Custodial remand prisoners big factor in increase
The number of prisoners held on remand over the period from June 2017 to June 2027 is projected to nearly double from 3,000 to 5,400, the Ministry of Justice says.
The ministry has released its annual Prison Population Projections, for 2017 to 2027. It says the projected increase in the custodial remand population is driven by a continuation of the increase in inflow as well as a continual increase in the length of time people spend on remand.
Total prison population - 10,300 in June 2017 - is projected to continue to increase over the decade by 4,100 places, to 14,400 in June 2027.
The projection shows an ongoing increase in the sentenced population by 1,700 places, from 7,300 in June 2017 to 9,000 in June 2027.
"This is driven by an expected increase in the number of more serious cases passing through the system as well as people in prison being released on parole at a later point," the ministry says.
The projections are prepared from the latest available data and reflect assumptions on the future levels and trends in prosecutions, convictions, and sentences. The ministry says the assumptions for modelling were agreed through workshops with policy and experts from the Ministry of Justice, the Police, the judiciary, Corrections, Treasury and the Crown Law Office.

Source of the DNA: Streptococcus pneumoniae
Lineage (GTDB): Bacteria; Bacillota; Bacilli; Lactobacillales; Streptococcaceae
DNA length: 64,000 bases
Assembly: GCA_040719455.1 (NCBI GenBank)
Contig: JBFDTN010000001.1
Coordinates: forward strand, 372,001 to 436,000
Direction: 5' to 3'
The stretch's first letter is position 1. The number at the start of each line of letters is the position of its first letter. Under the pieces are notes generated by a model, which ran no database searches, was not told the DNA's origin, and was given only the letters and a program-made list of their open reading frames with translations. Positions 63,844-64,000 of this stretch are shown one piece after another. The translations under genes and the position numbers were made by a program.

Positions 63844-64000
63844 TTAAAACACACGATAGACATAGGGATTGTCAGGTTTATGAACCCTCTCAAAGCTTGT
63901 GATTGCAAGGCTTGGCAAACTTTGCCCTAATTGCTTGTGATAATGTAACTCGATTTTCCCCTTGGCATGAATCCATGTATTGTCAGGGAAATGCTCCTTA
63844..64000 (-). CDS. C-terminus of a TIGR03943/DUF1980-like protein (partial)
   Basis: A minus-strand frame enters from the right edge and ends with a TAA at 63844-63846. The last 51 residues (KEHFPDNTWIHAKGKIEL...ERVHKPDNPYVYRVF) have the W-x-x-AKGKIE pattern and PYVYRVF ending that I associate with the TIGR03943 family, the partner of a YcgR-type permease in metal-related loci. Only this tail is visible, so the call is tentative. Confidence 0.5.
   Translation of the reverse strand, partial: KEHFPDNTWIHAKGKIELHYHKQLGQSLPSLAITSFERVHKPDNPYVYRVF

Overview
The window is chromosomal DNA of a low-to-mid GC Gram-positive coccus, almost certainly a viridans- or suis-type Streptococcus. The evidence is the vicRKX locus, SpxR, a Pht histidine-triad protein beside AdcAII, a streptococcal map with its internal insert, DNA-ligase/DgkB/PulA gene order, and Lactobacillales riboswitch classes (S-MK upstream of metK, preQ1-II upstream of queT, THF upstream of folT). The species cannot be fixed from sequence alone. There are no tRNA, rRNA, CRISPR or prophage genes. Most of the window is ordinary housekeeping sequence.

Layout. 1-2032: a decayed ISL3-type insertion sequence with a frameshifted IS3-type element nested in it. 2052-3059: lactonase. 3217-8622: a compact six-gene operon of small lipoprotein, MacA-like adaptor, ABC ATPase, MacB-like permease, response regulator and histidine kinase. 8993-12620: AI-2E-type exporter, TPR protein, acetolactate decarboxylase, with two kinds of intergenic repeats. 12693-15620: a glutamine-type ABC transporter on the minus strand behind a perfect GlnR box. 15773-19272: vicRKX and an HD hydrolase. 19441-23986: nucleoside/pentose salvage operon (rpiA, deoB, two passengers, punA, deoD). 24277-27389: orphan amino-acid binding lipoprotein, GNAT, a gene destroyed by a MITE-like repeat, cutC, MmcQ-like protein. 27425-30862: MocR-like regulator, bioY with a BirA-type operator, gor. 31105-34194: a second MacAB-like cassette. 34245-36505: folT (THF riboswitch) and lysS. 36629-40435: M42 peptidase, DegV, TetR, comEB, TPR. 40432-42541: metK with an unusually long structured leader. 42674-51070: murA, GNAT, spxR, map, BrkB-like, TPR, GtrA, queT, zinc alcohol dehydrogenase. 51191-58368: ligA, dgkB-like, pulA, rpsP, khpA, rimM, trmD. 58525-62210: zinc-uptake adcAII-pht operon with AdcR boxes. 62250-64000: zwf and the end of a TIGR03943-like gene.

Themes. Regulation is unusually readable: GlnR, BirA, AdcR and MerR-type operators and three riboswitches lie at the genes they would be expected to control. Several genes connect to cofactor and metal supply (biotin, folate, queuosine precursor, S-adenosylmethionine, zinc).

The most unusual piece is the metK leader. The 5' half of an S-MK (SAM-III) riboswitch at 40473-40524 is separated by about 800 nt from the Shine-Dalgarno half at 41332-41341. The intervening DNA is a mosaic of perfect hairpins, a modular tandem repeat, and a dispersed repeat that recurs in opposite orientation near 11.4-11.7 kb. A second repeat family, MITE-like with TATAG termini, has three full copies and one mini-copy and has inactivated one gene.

The report says the Justice Sector Leadership Board was consulted on the 2017 projection scenarios at their 7 November 2017 meeting, and approved a projection that would reach 14,400 in 2027 as the most likely projection based on current system settings.
Assumptions used in projections
Looking at the assumptions used, the projection says the proportion of people starting custodial remand has been increasing every year for a decade from 5.5% in 2008 to 10.4% in 2017. "It was agreed that this proportion will likely continue to increase over the next 10 years, although the rate of increase will gradually decline over time."
The proportion of people convicted has remained stable for some years at around 76%. The ministry says this proportion is likely to remain constant over the next 10 years.
The proportion of convicted people who receive a prison sentence is increasing. This has increased every year for a decade from 7.6% in 2008 to 12.0% in 2017. The ministry says this will likely continue to increase over the next 10 years, "although the rate of increase will gradually decline over time".
The length of prison sentences has remained stable for some years at around 650 days, and the ministry says this length is likely to remain constant over the next 10 years.
The proportion of sentence served is increasing - from 75.1% in 2014 to 77.0% in 2017. The ministry notes that before the Parole Act 2002 the proportion was 53.3%. "It was agreed that this rate of increase is likely to continue over the next 5 years and then remain constant for the following 5 years.
The ministry says there is more uncertainty about how two other assumptions will track in the future.
The number of new prosecutions entering the justice system is gradually increasing, by 12.1% since 2014. This followed a decrease of 28.4% from 2009 to 2014. The ministry says this increase has been concentrated in more serious crimes which are more likely to receive custodial remand and prison sentences. There is some uncertainty around how long this increase will continue.
The average time on custodial remand has been rapidly increasing - since 2014 it has increased from 60.1 days to 71.5 days. "There is uncertainty around whether this rate of growth will continue or slow and stabilise."
Last updated on the 16th September 2019